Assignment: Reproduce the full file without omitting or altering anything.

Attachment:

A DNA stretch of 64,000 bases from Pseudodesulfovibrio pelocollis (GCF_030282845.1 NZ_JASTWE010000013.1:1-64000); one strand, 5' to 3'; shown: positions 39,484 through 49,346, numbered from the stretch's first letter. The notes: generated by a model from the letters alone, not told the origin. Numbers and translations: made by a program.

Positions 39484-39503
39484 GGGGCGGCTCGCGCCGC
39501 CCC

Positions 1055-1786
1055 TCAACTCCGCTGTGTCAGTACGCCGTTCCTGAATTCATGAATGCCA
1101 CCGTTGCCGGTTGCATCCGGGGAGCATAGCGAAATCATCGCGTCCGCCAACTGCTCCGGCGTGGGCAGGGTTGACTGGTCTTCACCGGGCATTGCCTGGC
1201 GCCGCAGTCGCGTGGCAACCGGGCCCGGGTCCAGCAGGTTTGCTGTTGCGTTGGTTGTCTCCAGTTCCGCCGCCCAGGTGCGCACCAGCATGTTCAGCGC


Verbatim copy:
A DNA stretch of 64,000 bases from Pseudodesulfovibrio pelocollis (GCF_030282845.1 NZ_JASTWE010000013.1:1-64000); one strand, 5' to 3'; shown: positions 39,484 through 49,346, numbered from the stretch's first letter. The notes: generated by a model from the letters alone, not told the origin. Numbers and translations: made by a program.

Positions 39484-39503
39484 GGGGCGGCTCGCGCCGC
39501 CCC

Positions 1055-1786
1055 TCAACTCCGCTGTGTCAGTACGCCGTTCCTGAATTCATGAATGCCA
1101 CCGTTGCCGGTTGCATCCGGGGAGCATAGCGAAATCATCGCGTCCGCCAACTGCTCCGGCGTGGGCAGGGTTGACTGGTCTTCACCGGGCATTGCCTGGC
1201 GCCGCAGTCGCGTGGCAACCGGGCCCGGGTCCAGCAGGTTTGCTGTTGCGTTGGTTGTCTCCAGTTCCGCCGCCCAGGTGCGCACCAGCATGTTCAGCGC